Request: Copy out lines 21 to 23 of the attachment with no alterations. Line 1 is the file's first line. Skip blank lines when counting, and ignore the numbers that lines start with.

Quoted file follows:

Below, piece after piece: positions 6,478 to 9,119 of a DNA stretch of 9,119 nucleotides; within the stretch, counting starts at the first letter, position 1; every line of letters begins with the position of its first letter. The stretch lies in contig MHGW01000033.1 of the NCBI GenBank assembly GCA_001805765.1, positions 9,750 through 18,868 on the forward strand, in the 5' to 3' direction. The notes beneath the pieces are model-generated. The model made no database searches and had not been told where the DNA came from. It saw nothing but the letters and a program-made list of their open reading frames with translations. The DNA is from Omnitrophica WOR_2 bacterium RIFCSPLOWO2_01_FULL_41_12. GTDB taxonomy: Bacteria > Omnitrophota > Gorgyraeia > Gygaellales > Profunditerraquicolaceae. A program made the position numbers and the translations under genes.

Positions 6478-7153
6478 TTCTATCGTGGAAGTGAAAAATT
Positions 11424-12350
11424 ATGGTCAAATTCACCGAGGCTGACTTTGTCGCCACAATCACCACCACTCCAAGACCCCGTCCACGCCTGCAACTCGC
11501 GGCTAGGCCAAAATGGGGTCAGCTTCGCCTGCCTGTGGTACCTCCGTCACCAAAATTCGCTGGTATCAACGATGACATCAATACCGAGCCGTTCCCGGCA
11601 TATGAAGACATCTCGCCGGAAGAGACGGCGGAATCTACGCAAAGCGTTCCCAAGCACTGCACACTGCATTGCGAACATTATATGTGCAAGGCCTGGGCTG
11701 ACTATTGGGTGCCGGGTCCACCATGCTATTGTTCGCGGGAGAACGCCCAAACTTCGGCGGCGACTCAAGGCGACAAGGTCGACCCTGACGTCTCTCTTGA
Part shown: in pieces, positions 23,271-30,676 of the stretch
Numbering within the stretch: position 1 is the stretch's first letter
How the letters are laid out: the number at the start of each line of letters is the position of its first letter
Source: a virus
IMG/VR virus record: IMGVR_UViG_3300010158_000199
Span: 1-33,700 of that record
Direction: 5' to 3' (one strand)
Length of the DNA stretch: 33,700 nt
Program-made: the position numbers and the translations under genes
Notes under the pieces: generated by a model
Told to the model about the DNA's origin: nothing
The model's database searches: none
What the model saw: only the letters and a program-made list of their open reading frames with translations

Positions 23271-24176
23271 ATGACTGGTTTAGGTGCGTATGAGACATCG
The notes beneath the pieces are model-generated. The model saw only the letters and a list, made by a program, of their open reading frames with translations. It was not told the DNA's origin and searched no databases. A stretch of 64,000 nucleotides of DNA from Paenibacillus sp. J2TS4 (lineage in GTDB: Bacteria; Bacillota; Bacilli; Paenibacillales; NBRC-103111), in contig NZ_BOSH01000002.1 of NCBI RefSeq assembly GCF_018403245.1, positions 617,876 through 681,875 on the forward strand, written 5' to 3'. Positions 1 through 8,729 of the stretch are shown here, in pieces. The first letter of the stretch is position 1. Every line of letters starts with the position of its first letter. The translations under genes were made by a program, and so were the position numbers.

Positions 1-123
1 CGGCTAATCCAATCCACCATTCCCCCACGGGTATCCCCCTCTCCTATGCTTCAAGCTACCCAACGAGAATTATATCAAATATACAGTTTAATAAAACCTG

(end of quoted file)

What the model saw: only the letters and a program-made list of their open reading frames with translations

Positions 23271-24176
23271 ATGACTGGTTTAGGTGCGTATGAGACATCG